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Computed tomography is an imaging test that uses X-rays and a computer to make detailed images of the body. A CT scan shows details of the bones, muscles, fat, and organs. CT scans are more detailed than standard X-rays.
In standard X-rays, a beam of energy is aimed at the body part being studied. A plate behind the body part captures the variations of the energy beam after it passes through skin, bone, muscle, and other tissue. While healthcare providers can get much information from a standard X-ray, it does not give a lot of detail about internal organs and other structures.
In a CT scan, an X-ray beam moves in a circle around the body. This allows many different views of the same organ or structure. The X-ray information is sent to a computer that interprets the X-ray data and displays it in a two-dimensional (2D) form on a monitor.
CT scans may be done with or without "contrast." Contrast refers to a substance taken by mouth or injected into an intravenous (IV) line that causes the particular organ or tissue under study to show up more clearly on the scan.
CT scans of the spine can provide more detailed information about the vertebrae (bones of the spine), the disks between the vertebrae, and other spinal structures and tissues than standard X-rays of the spine. CT scans can give healthcare providers more information related to injuries and/or diseases of the spine.
A CT scan of the spine may be used to check the spine for a herniated disk, tumors or other lesions, the extent of spinal injuries, structural defects such as spina bifida (a type of congenital defect of the spine), blood vessel malformations, infections, or other conditions. A CT scan may be done when another type of exam, such as an X-ray or physical exam, does not provide enough information.
A CT of the spine may also be used to assess the effects of treatment of the spine, such as surgery or other therapy.
There may be other reasons for your healthcare provider to recommend a CT scan of the spine.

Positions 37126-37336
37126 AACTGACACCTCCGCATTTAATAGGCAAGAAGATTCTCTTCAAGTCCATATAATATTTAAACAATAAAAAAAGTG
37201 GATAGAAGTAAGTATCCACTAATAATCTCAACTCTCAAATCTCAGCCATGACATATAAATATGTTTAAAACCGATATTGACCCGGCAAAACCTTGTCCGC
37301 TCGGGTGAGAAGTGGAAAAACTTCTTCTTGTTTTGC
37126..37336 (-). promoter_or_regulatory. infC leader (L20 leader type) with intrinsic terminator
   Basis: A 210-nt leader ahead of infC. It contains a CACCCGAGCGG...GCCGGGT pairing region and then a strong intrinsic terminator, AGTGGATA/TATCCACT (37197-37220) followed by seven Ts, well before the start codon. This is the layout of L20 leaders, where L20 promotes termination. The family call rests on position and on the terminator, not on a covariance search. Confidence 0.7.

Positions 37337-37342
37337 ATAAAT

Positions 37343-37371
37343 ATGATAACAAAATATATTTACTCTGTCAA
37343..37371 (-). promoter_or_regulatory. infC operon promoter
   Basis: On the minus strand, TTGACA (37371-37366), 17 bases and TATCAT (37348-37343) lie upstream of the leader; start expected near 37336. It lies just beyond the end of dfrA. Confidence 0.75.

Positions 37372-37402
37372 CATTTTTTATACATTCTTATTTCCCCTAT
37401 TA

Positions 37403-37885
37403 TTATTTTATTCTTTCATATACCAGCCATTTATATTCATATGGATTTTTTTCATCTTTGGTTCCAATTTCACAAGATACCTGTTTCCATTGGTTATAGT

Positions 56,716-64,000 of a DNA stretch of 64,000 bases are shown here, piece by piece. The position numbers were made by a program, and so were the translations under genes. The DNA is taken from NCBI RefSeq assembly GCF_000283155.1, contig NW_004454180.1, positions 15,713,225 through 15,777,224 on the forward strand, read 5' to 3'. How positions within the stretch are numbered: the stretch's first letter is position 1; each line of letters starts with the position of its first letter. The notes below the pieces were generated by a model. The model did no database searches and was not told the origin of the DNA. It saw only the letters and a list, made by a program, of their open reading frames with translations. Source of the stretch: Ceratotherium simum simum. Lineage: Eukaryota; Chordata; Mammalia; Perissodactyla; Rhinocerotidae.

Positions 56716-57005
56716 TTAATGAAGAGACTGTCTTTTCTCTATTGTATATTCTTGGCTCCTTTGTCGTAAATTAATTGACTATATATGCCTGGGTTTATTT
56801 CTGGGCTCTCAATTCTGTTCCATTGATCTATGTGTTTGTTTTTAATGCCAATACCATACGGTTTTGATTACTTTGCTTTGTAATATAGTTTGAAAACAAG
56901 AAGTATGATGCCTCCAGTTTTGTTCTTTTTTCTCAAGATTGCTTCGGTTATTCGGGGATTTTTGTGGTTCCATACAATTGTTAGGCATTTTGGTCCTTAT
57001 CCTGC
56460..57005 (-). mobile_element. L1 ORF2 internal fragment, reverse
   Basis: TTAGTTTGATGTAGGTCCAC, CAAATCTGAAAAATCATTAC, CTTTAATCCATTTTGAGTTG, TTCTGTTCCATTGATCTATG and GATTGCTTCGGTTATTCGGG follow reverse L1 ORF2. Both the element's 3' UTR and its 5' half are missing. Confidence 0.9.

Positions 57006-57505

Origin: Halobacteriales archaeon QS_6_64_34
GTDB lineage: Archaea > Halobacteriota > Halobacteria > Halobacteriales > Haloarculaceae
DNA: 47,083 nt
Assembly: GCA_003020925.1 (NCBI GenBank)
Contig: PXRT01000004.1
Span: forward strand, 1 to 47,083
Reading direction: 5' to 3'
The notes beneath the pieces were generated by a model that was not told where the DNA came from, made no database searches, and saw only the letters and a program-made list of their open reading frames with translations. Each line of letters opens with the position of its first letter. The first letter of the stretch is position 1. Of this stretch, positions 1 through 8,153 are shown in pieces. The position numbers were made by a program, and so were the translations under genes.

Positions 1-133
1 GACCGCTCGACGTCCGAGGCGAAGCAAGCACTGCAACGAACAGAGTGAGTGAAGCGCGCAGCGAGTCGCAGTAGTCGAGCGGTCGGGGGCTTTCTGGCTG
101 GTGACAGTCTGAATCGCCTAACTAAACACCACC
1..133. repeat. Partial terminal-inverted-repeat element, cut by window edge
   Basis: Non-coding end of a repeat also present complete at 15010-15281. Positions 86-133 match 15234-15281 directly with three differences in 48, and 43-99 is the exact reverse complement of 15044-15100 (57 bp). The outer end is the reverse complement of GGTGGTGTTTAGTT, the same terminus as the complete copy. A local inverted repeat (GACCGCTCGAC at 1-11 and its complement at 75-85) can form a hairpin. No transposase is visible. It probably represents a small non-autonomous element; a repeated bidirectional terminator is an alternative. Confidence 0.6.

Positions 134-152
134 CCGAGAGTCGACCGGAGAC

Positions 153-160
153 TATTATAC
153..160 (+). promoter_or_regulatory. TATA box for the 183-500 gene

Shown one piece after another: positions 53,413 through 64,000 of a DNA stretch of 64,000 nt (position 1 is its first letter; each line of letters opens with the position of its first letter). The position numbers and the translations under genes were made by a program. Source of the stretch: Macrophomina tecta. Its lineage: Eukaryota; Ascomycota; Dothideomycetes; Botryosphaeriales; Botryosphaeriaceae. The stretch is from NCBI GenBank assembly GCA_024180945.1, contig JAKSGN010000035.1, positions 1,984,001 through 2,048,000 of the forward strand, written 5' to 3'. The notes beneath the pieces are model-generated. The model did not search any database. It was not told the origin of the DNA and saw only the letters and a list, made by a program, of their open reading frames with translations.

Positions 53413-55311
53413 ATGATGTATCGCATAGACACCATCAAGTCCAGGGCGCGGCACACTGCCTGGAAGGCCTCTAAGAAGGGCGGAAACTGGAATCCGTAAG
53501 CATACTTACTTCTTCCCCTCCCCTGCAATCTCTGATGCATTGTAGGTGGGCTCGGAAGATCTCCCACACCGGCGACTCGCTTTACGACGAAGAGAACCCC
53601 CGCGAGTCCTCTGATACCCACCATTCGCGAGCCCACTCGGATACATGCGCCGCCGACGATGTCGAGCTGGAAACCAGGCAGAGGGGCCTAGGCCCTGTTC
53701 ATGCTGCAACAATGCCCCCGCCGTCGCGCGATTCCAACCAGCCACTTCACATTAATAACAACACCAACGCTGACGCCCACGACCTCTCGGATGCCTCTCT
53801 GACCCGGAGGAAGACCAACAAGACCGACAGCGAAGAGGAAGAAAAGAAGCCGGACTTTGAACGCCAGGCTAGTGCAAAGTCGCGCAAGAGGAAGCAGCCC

You may want to ask your healthcare provider about the amount of radiation used during the CT scan and the risks related to your particular situation. Radiation from CT scans varies, but may be up to 100 times greater than a normal chest X-ray. It is a good idea to keep a record of your radiation exposure, such as previous CT scans and other types of X-rays, so that you can inform your healthcare provider. Risks associated with radiation exposure may be related to the cumulative number of X-ray exams and/or treatments over a long period.
If you are pregnant or think you may be, tell your healthcare provider. Radiation exposure during pregnancy may lead to birth defects. If it’s necessary for you to have a CT of the spine, special precautions will be taken to reduce the radiation exposure to the fetus.
Nursing mothers should discuss with their healthcare provider whether to delay breastfeeding after receiving contrast. There are conflicting recommendations currently on this topic.
If contrast dye is used, there is a risk for allergic reaction to the dye. Tell your healthcare provider if you are allergic to or sensitive to medicines, contrast, or iodine. Studies show that most people will not have an adverse reaction from contrast dye. But, you will need to let your healthcare provider know if you have ever had a reaction to any contrast dye, and/or any kidney problems. A seafood allergy is not a contraindication for contrast.
Tell your healthcare provider if you have any kidney problems. In some cases, the contrast dye can cause kidney failure. People with kidney disease are more prone to kidney damage after contrast exposure.
Alert your healthcare provider before having IV contrast if you are taking the diabetes medicine metformin. It may cause a rare condition called metabolic acidosis. If you take metformin, you will be asked to stop taking it for 48 hours after your CT scan. A blood test may be needed before you can start taking it again.
There may be other risks depending on your specific medical condition. Be sure to discuss any concerns with your healthcare provider before the procedure.
CT scans can be done on an outpatient basis or as part of your hospital stay. Procedures may vary depending on your condition and your healthcare provider’s practices.
Generally, a CT scan of the spine follows this process:
While the CT procedure itself causes no pain, having to lie still for the length of the procedure might be uncomfortable, particularly if you’ve recently been injured or had surgery. The technologist will use all possible comfort measures and complete the procedure as quickly as possible to minimize any discomfort or pain.
If contrast dye was used, you may be watched for a period for any side effects or reactions to the contrast dye, such as itching, swelling, rash, or difficulty breathing. Tell the radiologist or your healthcare provider right away if you notice any of these symptoms.
If you notice any pain, redness, and/or swelling at the IV site after you go home, tell your healthcare provider as this could be a sign of infection or other type of reaction.
Otherwise, there is no special type of care needed after a CT scan of the spine. You may go back to your usual diet and activities unless your healthcare provider tells you differently.
Your healthcare provider may give you additional or alternate instructions after the procedure, depending on your particular situation.
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